Airmen develop new, original delivery approach

U.S. Air Force Airman 1st Class Katherine Street, 355th Logistics Readiness Squadron vehicle operator, receives packages for delivery at Davis-Monthan Air Force Base, Ariz., Dec. 14, 2016. Once supplies are delivered to the installation, LRS distributes them to individual units across the base allowing supplies to be readily available. (U.S. Air Force photo by Senior Airman Ashley N. Steffen)

U.S. Air Force Airman 1st Class Katherine Street, 355th Logistics Readiness Squadron vehicle operator, receives packages for delivery at Davis-Monthan Air Force Base, Ariz., Dec. 14, 2016. Once supplies are delivered to the installation, LRS distributes them to individual units across the base allowing supplies to be readily available. (U.S. Air Force photo by Senior Airman Ashley N. Steffen)

U.S. Air Force Senior Airman Trevien Smalls, 355th Equipment Maintenance Squadron material management, signs for a delivery from Airman 1st Class Katherine Street, 355th Logistics Readiness Squadron vehicle operator, at Davis-Monthan Air Force Base, Ariz., Dec. 14, 2016. The use of new Wi-Fi hot spots are making signing for deliveries smoother and more efficient, saving man-hours in both the 355th LRS and receiving units. (U.S. Air Force photo by Senior Airman Ashley N. Steffen)

U.S. Air Force Senior Airman Trevien Smalls, 355th Equipment Maintenance Squadron material management, signs for a delivery from Airman 1st Class Katherine Street, 355th Logistics Readiness Squadron vehicle operator, at Davis-Monthan Air Force Base, Ariz., Dec. 14, 2016. The use of new Wi-Fi hot spots are making signing for deliveries smoother and more efficient, saving man-hours in both the 355th LRS and receiving units. (U.S. Air Force photo by Senior Airman Ashley N. Steffen)

U.S. Air Force Airman 1st Class Katherine Street, 355th Logistics Readiness Squadron vehicle operator, scans items ready for delivery at Davis-Monthan Air Force Base, Ariz., Dec. 14, 2016. With the addition of Wi-Fi hot spots, dramatic reductions of unsuccessful signature transfers, saving time on backtracking and verification. (U.S. Air Force photo by Senior Airman Ashley N. Steffen)

U.S. Air Force Airman 1st Class Katherine Street, 355th Logistics Readiness Squadron vehicle operator, scans items ready for delivery at Davis-Monthan Air Force Base, Ariz., Dec. 14, 2016. With the addition of Wi-Fi hot spots, dramatic reductions of unsuccessful signature transfers, saving time on backtracking and verification. (U.S. Air Force photo by Senior Airman Ashley N. Steffen)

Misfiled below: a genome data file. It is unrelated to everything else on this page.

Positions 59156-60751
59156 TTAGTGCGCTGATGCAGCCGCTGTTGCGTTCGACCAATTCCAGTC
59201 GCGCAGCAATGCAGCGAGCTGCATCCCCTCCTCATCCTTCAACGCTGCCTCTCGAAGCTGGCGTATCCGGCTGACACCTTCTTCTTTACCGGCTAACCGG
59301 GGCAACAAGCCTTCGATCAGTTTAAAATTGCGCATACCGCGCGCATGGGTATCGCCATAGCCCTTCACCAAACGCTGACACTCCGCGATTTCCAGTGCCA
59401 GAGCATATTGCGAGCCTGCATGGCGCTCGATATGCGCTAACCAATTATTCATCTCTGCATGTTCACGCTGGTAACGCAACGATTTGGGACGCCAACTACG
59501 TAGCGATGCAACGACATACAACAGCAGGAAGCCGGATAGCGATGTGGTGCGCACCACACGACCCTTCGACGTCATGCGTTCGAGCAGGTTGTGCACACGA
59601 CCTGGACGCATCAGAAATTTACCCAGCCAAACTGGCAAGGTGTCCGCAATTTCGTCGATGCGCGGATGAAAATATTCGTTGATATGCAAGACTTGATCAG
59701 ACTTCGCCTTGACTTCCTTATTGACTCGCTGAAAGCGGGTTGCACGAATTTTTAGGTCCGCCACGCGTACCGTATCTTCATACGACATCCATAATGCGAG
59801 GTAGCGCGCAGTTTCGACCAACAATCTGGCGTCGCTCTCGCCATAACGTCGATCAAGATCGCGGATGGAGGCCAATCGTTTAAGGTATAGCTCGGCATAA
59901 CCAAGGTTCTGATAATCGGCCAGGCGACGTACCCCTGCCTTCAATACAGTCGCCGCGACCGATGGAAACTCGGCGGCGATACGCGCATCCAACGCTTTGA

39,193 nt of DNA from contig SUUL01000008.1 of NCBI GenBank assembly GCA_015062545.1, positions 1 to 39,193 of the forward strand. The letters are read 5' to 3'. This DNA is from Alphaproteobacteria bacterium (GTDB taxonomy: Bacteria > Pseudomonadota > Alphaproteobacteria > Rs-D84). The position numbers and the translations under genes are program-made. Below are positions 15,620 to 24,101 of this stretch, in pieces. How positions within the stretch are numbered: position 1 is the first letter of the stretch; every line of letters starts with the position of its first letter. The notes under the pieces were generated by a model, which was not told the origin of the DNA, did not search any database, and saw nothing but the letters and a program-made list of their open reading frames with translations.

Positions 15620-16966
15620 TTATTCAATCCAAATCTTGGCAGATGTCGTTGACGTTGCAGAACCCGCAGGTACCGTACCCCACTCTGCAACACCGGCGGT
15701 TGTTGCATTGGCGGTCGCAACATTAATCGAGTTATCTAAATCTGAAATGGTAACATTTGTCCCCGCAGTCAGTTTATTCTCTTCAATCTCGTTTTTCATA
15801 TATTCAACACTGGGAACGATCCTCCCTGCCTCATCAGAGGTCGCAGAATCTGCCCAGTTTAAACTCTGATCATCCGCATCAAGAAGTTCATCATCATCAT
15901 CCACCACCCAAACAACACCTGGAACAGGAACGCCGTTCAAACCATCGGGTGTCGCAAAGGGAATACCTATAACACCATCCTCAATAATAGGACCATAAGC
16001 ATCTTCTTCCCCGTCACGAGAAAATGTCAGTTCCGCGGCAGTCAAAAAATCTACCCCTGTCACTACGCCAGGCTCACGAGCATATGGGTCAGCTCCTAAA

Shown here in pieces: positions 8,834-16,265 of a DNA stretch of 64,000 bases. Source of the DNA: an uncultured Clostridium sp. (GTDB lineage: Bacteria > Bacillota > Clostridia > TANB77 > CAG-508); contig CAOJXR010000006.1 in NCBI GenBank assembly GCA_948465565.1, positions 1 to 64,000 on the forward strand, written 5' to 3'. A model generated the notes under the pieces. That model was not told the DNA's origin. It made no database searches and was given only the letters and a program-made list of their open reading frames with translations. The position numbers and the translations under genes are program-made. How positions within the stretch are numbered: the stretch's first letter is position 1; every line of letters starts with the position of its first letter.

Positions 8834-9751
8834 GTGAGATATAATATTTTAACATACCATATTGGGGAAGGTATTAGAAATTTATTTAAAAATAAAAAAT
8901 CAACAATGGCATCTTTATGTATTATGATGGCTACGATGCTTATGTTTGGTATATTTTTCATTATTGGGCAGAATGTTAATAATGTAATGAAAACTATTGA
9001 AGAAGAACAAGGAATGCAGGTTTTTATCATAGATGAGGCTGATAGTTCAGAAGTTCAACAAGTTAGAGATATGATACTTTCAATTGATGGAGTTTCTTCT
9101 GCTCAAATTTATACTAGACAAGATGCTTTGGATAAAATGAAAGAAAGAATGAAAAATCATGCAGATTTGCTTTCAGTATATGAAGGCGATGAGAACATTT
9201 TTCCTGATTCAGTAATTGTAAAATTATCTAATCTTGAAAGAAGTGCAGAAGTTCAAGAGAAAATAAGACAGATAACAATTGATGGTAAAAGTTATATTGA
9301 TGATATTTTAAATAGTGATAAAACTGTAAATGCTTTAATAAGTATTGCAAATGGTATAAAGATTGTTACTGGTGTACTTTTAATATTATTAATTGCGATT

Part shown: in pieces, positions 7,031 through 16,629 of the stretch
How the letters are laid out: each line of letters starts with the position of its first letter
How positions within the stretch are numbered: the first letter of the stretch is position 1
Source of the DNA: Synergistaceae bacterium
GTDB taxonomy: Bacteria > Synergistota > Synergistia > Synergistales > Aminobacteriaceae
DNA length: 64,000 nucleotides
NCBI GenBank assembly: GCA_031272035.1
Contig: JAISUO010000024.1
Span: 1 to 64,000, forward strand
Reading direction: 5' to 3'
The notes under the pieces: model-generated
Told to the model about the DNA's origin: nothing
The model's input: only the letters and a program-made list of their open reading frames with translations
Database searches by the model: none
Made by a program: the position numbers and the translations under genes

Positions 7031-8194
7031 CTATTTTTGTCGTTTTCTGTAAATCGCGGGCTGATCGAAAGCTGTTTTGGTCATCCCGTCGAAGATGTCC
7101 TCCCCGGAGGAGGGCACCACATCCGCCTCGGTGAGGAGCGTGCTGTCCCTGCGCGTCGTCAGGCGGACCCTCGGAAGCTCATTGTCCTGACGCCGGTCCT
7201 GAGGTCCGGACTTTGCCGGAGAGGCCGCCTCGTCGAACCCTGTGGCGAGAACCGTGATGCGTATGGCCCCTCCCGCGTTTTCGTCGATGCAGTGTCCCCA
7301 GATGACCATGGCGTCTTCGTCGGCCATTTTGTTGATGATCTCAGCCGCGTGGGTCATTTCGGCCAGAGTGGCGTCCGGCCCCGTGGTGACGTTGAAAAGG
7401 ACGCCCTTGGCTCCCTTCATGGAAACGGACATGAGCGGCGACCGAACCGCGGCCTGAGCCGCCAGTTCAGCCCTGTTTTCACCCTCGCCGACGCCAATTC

DAVIS-MONTHAN AIR FORCE BASE, Ariz. --

The 355th Logistics Readiness Squadron devised a new method that has changed its efficiency of delivering supplies to more than 250 organizations.

The approach of tracking deliveries through Wi-Fi developed when 355th LRS personnel discovered they were spending too much time finding signatures that were dropped on account of  the outdated system.

“Davis-Monthan Air Force Base is the first and only installation within Air Combat Command to utilize this technology,” said Master Sgt. Joseph Sayles, 355th LRS section chief.

Wi-Fi hot spots enable vehicle operators to use tablets so they can scan and track packages while in transit.

“You name it, we move it, if it comes into the installation’s receiving, we are going to have our hands on it at some point,” said Staff Sgt. Aaron Royston, 355th LRS vehicle operator.

The 355th LRS implemented the new Wi-Fi system because the previous system was unreliable.

“The problem with [the old] program is it would lose data throughout the day and frequently crash,” Sayles said.

In the last three months, the hot spots have saved approximately 225 man-hours by diminishing the amount of dropped signatures, according to Sayles.

Thanks to a small team of 355th LRS personnel, the idea to use Wi-Fi hot spots grew rapidly into a functioning program yielding immediate results. Now each organization has the means to use real-time tracking and processing to accurately account for their supplies.

“This past year, [we’ve] delivered 65 thousand parts valued at $1.1 billion to different organizations,” Sayles said. “Ultimately, our goal is to build strong partnerships and ensure deliveries are expedient to meet customer needs.”